Offshore wind energy development in the exclusive economic zone: Legal and policy supports and impediments in Germany and the US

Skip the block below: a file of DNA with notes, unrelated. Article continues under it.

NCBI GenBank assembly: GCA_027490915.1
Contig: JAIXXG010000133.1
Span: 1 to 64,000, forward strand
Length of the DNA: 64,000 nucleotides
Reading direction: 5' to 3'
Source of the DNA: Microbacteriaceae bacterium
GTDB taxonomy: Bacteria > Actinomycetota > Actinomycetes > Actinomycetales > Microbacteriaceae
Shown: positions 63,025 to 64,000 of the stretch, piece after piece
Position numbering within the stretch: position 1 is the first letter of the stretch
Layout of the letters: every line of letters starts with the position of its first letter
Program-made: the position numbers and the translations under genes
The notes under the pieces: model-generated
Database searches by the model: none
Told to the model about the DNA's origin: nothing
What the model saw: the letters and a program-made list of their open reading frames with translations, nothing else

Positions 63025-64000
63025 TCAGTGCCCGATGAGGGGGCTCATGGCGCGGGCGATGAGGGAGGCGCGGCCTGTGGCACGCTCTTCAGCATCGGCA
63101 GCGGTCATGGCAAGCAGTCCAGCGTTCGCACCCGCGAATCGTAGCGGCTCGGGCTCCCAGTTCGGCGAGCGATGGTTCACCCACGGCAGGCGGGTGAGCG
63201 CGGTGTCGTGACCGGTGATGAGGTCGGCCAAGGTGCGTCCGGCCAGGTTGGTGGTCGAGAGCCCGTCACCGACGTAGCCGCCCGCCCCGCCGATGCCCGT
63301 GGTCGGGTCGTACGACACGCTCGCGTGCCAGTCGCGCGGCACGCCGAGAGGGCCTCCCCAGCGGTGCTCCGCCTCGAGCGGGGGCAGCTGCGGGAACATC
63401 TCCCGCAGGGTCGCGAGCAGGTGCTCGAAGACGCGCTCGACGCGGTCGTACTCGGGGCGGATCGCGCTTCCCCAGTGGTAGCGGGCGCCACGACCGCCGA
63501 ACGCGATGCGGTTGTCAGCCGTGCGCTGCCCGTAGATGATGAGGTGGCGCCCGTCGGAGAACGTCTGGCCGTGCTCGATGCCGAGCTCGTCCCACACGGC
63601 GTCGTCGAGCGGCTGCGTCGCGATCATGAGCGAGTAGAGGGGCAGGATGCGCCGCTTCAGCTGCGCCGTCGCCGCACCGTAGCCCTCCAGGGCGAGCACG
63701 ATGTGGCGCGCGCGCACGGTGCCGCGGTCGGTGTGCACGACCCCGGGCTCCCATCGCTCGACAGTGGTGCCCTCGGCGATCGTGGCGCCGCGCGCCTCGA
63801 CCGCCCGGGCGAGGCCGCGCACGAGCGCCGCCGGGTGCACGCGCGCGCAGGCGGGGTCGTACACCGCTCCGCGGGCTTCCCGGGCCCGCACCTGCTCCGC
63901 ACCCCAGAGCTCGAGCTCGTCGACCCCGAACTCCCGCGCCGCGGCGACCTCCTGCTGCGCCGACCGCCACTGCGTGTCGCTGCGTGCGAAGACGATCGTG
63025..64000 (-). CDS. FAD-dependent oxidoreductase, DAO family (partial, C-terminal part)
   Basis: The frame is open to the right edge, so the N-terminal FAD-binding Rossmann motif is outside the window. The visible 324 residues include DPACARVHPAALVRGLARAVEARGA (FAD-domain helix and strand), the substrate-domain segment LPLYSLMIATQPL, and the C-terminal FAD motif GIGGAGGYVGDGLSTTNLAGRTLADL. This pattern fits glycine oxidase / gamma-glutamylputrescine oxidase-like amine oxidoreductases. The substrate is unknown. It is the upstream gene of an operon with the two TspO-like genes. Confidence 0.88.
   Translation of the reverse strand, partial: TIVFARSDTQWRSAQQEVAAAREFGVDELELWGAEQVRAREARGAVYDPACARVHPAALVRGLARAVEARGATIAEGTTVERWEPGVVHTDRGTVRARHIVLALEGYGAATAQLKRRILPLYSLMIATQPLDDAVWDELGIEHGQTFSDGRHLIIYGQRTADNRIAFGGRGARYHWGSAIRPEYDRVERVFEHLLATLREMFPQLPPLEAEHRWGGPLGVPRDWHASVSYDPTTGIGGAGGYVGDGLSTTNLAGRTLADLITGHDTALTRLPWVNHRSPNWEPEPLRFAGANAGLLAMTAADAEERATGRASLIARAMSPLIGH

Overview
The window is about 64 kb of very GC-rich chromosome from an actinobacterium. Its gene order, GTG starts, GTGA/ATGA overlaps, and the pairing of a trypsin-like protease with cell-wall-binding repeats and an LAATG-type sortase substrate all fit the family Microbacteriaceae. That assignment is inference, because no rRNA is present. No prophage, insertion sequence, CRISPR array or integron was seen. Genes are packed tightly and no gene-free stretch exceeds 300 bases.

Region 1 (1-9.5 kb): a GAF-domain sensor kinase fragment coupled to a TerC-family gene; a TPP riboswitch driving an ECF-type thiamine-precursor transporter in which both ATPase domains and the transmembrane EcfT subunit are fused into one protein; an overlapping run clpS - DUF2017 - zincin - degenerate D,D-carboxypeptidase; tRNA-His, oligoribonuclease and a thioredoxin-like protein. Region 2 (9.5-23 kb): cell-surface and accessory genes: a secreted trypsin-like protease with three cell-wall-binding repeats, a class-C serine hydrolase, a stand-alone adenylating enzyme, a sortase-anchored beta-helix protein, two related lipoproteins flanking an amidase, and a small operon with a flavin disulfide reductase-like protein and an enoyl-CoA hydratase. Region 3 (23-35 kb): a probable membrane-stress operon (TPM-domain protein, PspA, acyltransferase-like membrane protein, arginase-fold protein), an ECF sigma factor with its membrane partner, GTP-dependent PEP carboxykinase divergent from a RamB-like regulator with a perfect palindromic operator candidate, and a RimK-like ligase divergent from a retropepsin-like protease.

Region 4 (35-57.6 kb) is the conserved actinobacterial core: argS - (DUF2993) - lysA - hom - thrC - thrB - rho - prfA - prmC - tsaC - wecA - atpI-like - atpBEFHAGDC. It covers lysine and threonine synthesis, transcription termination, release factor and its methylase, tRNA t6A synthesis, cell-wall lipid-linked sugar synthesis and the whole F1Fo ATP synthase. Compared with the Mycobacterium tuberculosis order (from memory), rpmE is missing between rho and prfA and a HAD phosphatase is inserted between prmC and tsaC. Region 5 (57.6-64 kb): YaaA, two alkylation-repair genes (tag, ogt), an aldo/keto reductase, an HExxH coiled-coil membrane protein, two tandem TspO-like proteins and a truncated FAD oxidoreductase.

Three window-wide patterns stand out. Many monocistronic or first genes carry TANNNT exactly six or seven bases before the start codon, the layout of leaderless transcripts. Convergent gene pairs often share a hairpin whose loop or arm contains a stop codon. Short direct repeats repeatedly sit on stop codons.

The development of renewable energy as a major component of efforts to combat climate change serves as the impetus for the location of energy production facilities in coastal ocean space. Yet, while many coastal nations see offshore renewable energy development as an important way forward, the speed and manner in which these efforts take shape vary dramatically. This paper assesses the role of coastal nations' domestic legal and policy frameworks in the siting of offshore renewable energy facilities in areas under federal jurisdiction. It focuses on two nations--Germany and the United States. Both have articulated their interest in renewable offshore energy, but while Germany has approved many offshore sites, recent US proposals have for the most part stalled. Based on a review of legal and policy documents, laws and regulations, academic literature, and interviews, this research identifies and compares factors that figure most prominently for the development of offshore renewable energy policies. Comparisons are organized under four categories: the regulatory framework, the public's role in siting, targeted economic mechanisms, and indirect mechanisms. The paper concludes with observations about prominent supports and impediments and suggestions for further research.
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